Moving away from my lame-ness – here are some of my favourites :)

Of course being a winter collection, there were plenty of coats – and I LOVE both having and wearing coats! The lines of F2888 (left) are gorgeous and I really like the simplicity of the neckline and the curved front hem. The raglan sleeves of F2918 (right) looks like it’s stolen a lot of aspects of the traditional trench and catapulted it into something more modern, I love the yoke treatment at the back:

There is also no shortage of long-sleeved stretch dresses with a bit of waist definition – a style I really like and feel comfortable wearing. The draped neckline on the sheath dress (F2940, left) designed for stretch fabric (I’m thinking ponti knit) looks like it would be comfortable, flattering, warm for winter and office appropriate too. F2935 (right) is similar, but I might be transferring that front split to the back were I to make it!

The mod sheath dress (F2917, left) is something straight out of the 70’s, and I love it! It almost has a bit of Chinese Cheongsam styling with the neckline treatment too. The keyhole style neckline at the front of F2924 is really different, and could make a great biker-jacket interpretation:

I’m currently grappling with fitting a vintage dress pattern with kimono sleeves – so the emergence of several patterns with this type of sleeve piqued my curiosity, like this draped neckline sheath dress that reminded me of a more practical version of Stella McCartney’s Miracle Dress (F2940, left) and the jacket (F2930, right):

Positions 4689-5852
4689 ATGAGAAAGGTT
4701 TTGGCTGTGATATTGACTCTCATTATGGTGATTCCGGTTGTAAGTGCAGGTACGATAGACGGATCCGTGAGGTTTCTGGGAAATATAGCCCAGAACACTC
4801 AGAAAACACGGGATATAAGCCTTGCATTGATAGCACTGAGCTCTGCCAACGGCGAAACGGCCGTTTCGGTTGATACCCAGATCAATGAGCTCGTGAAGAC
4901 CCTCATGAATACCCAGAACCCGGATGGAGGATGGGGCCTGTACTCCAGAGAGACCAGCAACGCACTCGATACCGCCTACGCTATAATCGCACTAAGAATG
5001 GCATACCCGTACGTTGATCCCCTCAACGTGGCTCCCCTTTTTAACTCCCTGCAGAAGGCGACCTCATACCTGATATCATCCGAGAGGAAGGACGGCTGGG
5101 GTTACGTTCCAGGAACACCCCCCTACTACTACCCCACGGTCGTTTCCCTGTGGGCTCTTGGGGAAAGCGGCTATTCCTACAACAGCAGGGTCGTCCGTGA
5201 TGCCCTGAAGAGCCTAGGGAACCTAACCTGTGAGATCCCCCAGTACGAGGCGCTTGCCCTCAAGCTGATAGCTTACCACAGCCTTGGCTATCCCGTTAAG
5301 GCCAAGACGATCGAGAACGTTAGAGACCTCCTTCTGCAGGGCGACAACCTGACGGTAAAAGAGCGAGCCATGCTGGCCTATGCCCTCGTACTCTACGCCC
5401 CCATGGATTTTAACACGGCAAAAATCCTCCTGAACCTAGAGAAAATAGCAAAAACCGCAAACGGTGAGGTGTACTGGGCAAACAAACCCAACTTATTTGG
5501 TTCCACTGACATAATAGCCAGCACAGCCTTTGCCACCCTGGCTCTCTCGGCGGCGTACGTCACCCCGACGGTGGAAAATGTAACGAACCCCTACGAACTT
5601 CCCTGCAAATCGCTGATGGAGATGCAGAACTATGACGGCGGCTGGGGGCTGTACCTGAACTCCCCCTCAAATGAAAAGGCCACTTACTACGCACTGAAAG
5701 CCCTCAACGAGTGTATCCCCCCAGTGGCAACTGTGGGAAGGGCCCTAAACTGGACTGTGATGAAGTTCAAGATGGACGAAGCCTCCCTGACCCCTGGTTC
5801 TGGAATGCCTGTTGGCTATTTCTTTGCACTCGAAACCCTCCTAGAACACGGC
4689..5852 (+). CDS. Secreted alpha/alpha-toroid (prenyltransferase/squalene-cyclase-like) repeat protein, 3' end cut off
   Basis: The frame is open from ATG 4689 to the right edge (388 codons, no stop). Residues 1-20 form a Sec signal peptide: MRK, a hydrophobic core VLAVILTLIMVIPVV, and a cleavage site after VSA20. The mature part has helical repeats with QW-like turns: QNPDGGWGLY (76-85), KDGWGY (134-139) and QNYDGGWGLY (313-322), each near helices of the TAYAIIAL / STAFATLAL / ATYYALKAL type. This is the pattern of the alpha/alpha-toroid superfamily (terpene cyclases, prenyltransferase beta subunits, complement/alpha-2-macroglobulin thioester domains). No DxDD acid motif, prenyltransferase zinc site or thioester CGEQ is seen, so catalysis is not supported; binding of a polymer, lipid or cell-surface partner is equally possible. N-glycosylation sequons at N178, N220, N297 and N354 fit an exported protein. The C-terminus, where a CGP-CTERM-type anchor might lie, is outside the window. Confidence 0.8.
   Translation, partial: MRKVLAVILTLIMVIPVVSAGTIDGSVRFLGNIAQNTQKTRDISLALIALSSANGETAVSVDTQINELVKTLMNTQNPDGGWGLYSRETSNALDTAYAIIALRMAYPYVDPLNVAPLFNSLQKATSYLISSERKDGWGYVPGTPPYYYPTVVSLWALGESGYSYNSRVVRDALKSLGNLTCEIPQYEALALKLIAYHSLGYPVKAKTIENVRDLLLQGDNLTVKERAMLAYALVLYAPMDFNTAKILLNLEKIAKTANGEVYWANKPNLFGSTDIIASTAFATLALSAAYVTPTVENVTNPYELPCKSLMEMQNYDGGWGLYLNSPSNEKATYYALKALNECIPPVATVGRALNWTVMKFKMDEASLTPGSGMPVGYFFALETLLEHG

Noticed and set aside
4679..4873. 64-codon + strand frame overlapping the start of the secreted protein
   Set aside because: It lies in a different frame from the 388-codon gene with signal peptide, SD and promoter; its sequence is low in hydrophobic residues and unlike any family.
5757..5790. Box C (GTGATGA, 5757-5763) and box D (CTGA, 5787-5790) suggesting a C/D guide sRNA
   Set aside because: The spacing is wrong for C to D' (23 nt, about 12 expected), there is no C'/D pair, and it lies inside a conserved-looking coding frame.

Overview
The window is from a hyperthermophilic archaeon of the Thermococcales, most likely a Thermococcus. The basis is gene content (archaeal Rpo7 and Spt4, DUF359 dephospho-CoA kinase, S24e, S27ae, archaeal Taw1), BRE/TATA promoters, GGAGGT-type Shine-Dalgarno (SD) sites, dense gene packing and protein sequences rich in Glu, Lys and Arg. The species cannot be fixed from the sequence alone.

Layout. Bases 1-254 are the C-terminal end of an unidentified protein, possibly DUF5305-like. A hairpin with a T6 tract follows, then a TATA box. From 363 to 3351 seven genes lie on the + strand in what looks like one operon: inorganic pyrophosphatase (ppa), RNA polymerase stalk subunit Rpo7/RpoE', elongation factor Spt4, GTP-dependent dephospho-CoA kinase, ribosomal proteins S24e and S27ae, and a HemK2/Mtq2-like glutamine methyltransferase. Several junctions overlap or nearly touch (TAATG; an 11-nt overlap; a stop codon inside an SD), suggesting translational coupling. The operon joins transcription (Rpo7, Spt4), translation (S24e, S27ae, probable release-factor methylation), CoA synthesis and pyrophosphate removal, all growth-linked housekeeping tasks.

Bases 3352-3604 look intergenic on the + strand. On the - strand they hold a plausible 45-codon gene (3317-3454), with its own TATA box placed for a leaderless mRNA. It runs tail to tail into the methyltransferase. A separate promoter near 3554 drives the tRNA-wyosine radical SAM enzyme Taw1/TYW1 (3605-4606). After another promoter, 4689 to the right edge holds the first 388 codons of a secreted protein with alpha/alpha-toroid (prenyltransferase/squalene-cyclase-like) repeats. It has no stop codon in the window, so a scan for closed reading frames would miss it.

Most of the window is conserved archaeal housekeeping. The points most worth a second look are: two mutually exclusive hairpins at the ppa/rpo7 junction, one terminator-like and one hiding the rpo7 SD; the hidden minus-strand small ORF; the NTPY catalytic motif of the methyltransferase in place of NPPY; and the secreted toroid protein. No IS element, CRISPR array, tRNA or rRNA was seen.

I like the idea of the draped hooded top of F2913 (left) being used for sportswear, and the v-neck top (F2879, right) has mass appeal for comfortable everyday wear:

I’ve just started work on one of the nine patterns I ordered from them this week, and it’s a LOT more complex that the pleated-front blouse I made from them back in January. More on that to come real soon. 

Have you tried a Marfy pattern yet? You know you want too!!

M6130: Crewel Drop Vintage Top


I’ve been really hooked on the idea of embroidery as embellishment lately, and the swirling drops in graduated colours shown above (from a DIY kit) were the perfect match for me. I practised the crewel embroidery technique with the kit first as the lovely thick wooly threads included weren’t colour-fast, so they were hardly appropos for something to wear’n’wash!